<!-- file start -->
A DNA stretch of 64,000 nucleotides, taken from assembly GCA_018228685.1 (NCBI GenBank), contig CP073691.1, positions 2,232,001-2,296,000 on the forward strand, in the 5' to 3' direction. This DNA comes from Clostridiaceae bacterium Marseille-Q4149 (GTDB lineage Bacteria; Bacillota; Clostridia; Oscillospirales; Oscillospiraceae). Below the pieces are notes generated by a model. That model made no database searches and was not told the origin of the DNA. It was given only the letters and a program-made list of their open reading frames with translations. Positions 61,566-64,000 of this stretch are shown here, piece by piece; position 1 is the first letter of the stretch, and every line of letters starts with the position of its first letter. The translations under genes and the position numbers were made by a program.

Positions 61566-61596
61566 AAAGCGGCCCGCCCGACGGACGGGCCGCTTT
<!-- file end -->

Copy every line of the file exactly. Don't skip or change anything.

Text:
A DNA stretch of 64,000 nucleotides, taken from assembly GCA_018228685.1 (NCBI GenBank), contig CP073691.1, positions 2,232,001-2,296,000 on the forward strand, in the 5' to 3' direction. This DNA comes from Clostridiaceae bacterium Marseille-Q4149 (GTDB lineage Bacteria; Bacillota; Clostridia; Oscillospirales; Oscillospiraceae). Below the pieces are notes generated by a model. That model made no database searches and was not told the origin of the DNA. It was given only the letters and a program-made list of their open reading frames with translations. Positions 61,566-64,000 of this stretch are shown here, piece by piece; position 1 is the first letter of the stretch, and every line of letters starts with the position of its first letter. The translations under genes and the position numbers were made by a program.

Positions 61566-61596
61566 AAAGCGGCCCGCCCGACGGACGGGCCGCTTT